The importance of access to information is clearer when the right to freedom of expression is considered more narrowly. Suppose that our concern is with expression on a specific subject: for example, about government’s effectiveness in executing a policy. In some cases, government agencies may be informational monopolists: that is, they may have exclusive control over critical information required for intelligence discussion of the policy. If no right of access is recognized, the right to free expression is hollowed out. Citizens will have the right to say what they think, but what they think will not count for much, precisely because it is known to be grossly uninformed. A more sensible approach would be to treat government monopolists just as we treat private media monopolists, by curbing their monopoly power so that we may promote free expression.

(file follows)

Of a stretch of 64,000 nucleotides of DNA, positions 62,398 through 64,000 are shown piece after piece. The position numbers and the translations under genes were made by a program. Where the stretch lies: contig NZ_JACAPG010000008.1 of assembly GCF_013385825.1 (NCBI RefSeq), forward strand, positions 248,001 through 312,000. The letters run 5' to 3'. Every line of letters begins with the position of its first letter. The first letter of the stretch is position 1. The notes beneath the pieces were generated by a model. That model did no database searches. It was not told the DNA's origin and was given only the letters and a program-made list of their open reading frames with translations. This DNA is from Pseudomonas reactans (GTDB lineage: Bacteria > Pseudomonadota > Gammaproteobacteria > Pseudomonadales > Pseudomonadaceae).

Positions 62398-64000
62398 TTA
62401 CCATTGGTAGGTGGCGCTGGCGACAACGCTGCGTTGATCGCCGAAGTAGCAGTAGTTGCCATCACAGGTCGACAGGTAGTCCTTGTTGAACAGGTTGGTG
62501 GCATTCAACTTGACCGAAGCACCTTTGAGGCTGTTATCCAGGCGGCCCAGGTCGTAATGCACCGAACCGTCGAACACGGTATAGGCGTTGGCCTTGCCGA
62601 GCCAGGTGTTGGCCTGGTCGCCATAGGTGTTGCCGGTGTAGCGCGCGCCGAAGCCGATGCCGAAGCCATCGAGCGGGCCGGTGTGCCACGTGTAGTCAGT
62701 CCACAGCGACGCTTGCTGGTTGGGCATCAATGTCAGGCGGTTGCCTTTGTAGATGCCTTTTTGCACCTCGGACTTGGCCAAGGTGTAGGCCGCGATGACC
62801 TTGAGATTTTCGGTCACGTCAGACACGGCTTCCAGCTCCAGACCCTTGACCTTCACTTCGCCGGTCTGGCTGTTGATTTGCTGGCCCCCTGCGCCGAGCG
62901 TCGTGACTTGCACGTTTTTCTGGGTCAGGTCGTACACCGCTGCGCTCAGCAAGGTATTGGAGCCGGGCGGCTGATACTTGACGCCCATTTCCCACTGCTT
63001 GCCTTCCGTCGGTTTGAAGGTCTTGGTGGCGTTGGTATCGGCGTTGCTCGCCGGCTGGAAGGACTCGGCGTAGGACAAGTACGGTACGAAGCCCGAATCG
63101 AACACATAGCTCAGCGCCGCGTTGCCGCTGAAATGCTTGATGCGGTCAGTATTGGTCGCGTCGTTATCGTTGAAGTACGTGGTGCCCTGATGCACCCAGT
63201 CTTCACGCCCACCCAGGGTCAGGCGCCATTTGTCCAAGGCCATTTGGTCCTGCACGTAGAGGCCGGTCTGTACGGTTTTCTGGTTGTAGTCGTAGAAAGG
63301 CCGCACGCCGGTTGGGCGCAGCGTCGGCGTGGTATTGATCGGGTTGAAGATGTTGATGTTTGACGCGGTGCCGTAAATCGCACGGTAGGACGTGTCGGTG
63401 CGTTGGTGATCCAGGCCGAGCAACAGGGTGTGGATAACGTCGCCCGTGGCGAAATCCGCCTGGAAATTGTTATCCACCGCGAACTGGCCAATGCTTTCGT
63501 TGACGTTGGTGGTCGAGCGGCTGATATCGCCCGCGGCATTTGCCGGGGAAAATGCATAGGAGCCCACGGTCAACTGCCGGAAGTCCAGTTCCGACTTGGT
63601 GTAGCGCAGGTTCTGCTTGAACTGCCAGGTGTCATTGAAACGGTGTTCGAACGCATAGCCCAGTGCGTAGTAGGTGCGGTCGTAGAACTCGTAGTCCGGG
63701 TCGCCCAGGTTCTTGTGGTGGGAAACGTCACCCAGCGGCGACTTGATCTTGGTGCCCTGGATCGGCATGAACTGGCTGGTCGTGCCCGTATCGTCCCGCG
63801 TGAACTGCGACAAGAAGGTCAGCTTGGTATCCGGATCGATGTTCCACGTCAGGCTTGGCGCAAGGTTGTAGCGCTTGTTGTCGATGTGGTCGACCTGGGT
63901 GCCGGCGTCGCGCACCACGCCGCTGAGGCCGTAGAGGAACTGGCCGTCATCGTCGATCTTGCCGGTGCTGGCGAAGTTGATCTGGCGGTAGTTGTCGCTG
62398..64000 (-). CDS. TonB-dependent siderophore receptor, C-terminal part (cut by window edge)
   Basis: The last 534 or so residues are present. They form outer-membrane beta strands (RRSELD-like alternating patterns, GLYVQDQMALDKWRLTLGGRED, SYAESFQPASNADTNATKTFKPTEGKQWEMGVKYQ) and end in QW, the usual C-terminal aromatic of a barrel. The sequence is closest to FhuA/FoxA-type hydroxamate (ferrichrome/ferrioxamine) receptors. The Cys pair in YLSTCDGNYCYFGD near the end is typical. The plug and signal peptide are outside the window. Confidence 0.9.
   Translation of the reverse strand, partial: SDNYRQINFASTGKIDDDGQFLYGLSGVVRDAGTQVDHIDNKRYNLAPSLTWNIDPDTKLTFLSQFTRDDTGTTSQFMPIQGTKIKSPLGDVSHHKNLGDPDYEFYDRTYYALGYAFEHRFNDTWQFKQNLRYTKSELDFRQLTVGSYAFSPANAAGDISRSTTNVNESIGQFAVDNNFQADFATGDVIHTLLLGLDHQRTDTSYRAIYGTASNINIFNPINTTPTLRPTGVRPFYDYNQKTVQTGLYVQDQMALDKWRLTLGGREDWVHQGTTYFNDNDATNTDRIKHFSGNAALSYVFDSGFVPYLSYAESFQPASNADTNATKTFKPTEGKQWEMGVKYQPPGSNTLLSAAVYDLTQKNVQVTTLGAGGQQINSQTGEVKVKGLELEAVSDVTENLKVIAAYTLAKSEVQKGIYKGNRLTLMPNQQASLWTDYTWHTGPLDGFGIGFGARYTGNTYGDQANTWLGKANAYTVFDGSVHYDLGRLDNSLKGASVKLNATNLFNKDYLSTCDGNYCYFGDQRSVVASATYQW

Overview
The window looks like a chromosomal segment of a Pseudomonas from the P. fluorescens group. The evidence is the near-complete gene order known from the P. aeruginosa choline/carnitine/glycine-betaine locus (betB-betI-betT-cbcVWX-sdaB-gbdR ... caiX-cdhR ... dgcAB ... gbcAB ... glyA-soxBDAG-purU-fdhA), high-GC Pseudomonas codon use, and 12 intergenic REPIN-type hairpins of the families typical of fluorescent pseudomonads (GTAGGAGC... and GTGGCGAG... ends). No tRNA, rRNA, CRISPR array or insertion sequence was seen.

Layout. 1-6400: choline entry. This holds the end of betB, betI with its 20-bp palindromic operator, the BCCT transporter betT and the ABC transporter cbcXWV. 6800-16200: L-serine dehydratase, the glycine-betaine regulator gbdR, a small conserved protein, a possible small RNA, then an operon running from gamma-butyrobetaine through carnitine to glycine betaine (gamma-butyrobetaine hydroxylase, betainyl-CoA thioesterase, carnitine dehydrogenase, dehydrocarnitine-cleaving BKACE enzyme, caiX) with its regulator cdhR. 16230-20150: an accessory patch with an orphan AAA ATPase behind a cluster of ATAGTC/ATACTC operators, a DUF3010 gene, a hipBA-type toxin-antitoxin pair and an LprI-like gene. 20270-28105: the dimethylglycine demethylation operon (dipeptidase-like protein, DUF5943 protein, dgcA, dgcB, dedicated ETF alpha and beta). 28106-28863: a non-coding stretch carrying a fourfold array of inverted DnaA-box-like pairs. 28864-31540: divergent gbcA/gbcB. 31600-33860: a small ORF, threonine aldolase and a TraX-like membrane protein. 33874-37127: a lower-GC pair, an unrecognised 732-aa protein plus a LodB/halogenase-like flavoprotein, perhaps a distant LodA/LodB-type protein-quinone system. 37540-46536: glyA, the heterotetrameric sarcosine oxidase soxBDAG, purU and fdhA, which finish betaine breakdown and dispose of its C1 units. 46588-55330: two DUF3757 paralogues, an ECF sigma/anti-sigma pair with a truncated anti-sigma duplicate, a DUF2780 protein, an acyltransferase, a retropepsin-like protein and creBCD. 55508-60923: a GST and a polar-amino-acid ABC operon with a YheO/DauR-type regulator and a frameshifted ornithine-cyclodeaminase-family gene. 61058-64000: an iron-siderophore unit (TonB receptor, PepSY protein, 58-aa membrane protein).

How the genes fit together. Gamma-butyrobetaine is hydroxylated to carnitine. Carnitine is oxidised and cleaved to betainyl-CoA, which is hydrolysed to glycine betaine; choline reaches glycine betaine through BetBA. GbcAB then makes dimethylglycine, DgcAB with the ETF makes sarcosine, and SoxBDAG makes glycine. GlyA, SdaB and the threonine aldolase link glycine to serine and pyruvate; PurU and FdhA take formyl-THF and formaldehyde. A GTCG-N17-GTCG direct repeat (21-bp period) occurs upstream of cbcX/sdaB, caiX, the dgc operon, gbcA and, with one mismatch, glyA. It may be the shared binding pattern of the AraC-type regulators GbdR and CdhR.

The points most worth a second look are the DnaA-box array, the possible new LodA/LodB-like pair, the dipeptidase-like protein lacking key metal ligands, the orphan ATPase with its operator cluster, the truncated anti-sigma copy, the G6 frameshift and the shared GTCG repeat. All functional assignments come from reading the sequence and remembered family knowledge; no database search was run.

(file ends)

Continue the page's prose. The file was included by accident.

Alasdair Roberts, “Structural Pluralism and the Right to Know”
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